“Ben Bril was the youngest boxer ever in the Olympics . . . 15 in Amsterdam in 1928. A 12-time Dutch champion, he boycotted the 1936 Summer Games in Berlin. . . He and his wife were incarcerated at Bergen-Belsen during the Nazi occupation of the Netherlands; both survived. . . . Attila Petschauer, a Hungarian fencer, won three Olympic medals during the Summer Games of 1928 and 1932. During the Holocaust he was deported to a Nazi labor camp in Ukraine, where he was recognized by a Nazi officer who had been an equestrian competitor on Hungary’s ’28 Olympic team. The two had been friends, but in the camp, the officer ordered guards to taunt Petschauer. In midwinter, he was forced to climb a tree naked and crow like a rooster. The guards sprayed him with water. He died from exposure on January 20, 1943.” —Steve Lipman, Jewish Week
August 1: Anne’s Last Entry
Anne Frank made her last entry into “Kitty,” her diary, on this date in 1944, after two years in hiding. “I’m what a romantic film is to a profound thinker,” she complained, “— a mere diversion, a comic interlude, something that is soon forgotten: not bad, but not particularly good either. . . . My lighter, more superficial side will always steal a march on the deeper side and therefore always win. You can’t imagine how often I’ve tried to push away this Anne, which is only half of what is known as Anne — to beat her down, hide her. But it doesn’t work, and I know why. I’m afraid that people who know me as I usually am will discover I have another side, a better and finer side. I’m afraid they’ll mock me, think I’m ridiculous and sentimental and not take me seriously. I’m used to not being taken seriously, but only the ‘lighthearted’ Anne is used to it and can put up with it; the ‘deeper’ Anne is too weak.” Therefore, she continued, her “deeper” self “is never seen in company,” but would be fully present, she concluded moodily, “if only there were no other people in the world.” Three days later, she and her family were discovered in their “secret attic.” Anne Frank died in Bergen-Belsen in March, 1945.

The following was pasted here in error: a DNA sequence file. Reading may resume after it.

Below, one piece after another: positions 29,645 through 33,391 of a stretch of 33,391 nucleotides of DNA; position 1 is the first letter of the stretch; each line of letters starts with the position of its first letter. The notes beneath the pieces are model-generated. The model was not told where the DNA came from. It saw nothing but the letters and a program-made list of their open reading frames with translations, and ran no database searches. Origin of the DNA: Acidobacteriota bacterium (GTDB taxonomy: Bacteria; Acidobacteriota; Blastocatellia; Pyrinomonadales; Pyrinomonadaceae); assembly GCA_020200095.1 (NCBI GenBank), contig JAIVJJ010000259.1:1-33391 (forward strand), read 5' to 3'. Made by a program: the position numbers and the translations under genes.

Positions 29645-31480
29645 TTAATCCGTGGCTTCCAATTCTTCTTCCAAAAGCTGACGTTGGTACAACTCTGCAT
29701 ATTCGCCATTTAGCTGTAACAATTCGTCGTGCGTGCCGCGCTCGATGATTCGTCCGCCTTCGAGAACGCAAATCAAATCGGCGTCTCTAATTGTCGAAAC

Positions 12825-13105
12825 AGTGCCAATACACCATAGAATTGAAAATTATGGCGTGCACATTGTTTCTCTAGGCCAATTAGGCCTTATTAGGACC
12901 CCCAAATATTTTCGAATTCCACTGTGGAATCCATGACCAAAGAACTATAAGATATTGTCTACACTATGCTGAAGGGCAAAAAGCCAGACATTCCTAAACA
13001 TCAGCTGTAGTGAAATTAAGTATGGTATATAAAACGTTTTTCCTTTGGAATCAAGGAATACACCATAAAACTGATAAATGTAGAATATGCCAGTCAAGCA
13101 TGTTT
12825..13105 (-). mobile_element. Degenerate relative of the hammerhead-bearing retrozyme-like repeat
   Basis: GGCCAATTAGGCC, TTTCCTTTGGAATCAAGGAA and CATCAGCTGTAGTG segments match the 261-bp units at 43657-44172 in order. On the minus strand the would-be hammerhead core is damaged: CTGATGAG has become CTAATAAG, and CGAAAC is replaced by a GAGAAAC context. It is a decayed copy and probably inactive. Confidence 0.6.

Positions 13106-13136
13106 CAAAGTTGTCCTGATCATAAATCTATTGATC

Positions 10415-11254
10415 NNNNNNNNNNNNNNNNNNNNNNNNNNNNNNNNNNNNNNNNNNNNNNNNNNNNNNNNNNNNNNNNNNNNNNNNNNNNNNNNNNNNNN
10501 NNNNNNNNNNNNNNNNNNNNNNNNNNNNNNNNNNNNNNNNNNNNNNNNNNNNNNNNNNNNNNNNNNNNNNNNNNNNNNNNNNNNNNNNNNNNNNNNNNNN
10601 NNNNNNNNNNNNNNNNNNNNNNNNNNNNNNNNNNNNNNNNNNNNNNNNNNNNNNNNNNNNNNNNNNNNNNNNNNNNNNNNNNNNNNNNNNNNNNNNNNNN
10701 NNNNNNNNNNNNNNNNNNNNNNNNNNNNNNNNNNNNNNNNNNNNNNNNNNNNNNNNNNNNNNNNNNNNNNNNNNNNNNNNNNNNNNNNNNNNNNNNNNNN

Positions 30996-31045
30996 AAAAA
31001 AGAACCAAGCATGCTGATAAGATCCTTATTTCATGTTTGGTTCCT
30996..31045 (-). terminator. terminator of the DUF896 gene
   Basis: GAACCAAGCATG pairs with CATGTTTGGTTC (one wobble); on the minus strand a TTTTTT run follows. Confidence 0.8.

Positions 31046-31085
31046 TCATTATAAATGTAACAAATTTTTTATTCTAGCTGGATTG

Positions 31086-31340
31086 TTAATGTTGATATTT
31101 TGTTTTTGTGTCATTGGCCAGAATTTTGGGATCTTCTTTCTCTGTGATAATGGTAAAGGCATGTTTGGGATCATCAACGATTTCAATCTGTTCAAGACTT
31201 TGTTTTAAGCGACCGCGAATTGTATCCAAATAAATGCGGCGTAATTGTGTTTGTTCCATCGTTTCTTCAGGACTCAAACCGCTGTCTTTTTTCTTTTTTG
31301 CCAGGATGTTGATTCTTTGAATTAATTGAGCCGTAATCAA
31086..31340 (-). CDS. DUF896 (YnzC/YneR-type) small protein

“I have a reputation for being a boy-chaser, a flirt, a smart aleck and a reader of romances. The happy-go-lucky Anne laughs, gives a flippant reply, shrugs her shoulders and pretends she couldn’t care less. The quiet Anne reacts in just the opposite way.” —Anne Frank, August 1, 1944